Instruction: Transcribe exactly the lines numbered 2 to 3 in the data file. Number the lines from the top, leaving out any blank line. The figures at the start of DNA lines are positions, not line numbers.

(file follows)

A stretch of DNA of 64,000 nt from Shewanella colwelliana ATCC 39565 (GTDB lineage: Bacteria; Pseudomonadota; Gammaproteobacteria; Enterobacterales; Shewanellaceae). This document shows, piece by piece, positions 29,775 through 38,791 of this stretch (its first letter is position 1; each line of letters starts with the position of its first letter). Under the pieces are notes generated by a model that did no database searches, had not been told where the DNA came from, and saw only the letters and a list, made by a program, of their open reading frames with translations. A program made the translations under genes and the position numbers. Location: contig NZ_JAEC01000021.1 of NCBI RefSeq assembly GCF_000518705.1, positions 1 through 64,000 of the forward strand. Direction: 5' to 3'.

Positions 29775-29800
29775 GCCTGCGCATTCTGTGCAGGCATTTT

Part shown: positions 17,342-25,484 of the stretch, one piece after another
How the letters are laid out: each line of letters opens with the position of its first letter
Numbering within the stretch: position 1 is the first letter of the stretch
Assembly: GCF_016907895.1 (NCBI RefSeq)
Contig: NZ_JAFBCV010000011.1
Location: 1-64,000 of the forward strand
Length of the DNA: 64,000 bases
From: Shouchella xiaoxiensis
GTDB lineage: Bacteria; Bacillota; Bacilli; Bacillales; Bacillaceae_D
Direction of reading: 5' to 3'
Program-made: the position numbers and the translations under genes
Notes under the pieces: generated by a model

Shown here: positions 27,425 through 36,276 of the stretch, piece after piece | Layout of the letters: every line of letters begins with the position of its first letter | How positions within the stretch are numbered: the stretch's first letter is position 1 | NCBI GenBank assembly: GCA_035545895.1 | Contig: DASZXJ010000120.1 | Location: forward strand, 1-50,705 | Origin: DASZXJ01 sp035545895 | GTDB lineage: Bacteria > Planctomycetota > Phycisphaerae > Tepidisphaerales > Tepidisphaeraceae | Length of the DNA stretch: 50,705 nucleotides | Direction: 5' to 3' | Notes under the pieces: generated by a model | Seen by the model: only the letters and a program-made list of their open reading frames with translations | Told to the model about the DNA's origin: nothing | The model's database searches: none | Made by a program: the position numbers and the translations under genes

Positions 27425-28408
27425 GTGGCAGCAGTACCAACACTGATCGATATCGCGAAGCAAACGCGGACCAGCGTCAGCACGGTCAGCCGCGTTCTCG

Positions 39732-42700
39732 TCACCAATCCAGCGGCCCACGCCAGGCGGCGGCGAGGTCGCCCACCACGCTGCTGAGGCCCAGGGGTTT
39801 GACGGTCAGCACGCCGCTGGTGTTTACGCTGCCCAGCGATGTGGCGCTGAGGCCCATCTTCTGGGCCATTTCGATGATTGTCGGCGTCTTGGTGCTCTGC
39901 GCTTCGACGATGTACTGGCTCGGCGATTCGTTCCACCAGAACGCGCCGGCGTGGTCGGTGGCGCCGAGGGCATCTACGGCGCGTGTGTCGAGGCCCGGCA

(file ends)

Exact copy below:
Positions 29775-29800
29775 GCCTGCGCATTCTGTGCAGGCATTTT